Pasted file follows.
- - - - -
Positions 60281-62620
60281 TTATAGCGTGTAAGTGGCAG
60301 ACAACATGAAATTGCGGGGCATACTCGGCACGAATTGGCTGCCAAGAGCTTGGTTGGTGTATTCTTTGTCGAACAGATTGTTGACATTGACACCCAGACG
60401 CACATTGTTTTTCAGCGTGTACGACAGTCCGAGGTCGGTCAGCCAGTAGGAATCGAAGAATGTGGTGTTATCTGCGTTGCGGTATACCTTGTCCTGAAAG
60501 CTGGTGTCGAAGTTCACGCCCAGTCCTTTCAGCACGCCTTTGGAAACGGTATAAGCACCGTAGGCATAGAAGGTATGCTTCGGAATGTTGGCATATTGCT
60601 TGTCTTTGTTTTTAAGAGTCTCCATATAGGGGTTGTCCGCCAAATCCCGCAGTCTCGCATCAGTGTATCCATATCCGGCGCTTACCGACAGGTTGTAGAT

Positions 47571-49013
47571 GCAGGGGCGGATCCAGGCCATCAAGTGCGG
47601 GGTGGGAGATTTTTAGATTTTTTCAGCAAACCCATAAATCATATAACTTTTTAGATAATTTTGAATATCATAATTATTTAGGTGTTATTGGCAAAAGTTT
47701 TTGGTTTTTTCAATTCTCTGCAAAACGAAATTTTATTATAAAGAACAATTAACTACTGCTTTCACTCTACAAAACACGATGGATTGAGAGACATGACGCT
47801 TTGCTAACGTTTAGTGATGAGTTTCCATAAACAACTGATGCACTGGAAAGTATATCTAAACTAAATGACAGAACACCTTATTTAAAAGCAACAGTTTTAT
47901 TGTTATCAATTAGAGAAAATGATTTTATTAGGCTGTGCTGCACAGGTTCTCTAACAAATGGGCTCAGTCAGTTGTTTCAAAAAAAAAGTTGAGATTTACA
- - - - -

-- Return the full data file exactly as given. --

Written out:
Positions 60281-62620
60281 TTATAGCGTGTAAGTGGCAG
60301 ACAACATGAAATTGCGGGGCATACTCGGCACGAATTGGCTGCCAAGAGCTTGGTTGGTGTATTCTTTGTCGAACAGATTGTTGACATTGACACCCAGACG
60401 CACATTGTTTTTCAGCGTGTACGACAGTCCGAGGTCGGTCAGCCAGTAGGAATCGAAGAATGTGGTGTTATCTGCGTTGCGGTATACCTTGTCCTGAAAG
60501 CTGGTGTCGAAGTTCACGCCCAGTCCTTTCAGCACGCCTTTGGAAACGGTATAAGCACCGTAGGCATAGAAGGTATGCTTCGGAATGTTGGCATATTGCT
60601 TGTCTTTGTTTTTAAGAGTCTCCATATAGGGGTTGTCCGCCAAATCCCGCAGTCTCGCATCAGTGTATCCATATCCGGCGCTTACCGACAGGTTGTAGAT

Positions 47571-49013
47571 GCAGGGGCGGATCCAGGCCATCAAGTGCGG
47601 GGTGGGAGATTTTTAGATTTTTTCAGCAAACCCATAAATCATATAACTTTTTAGATAATTTTGAATATCATAATTATTTAGGTGTTATTGGCAAAAGTTT
47701 TTGGTTTTTTCAATTCTCTGCAAAACGAAATTTTATTATAAAGAACAATTAACTACTGCTTTCACTCTACAAAACACGATGGATTGAGAGACATGACGCT
47801 TTGCTAACGTTTAGTGATGAGTTTCCATAAACAACTGATGCACTGGAAAGTATATCTAAACTAAATGACAGAACACCTTATTTAAAAGCAACAGTTTTAT
47901 TGTTATCAATTAGAGAAAATGATTTTATTAGGCTGTGCTGCACAGGTTCTCTAACAAATGGGCTCAGTCAGTTGTTTCAAAAAAAAAGTTGAGATTTACA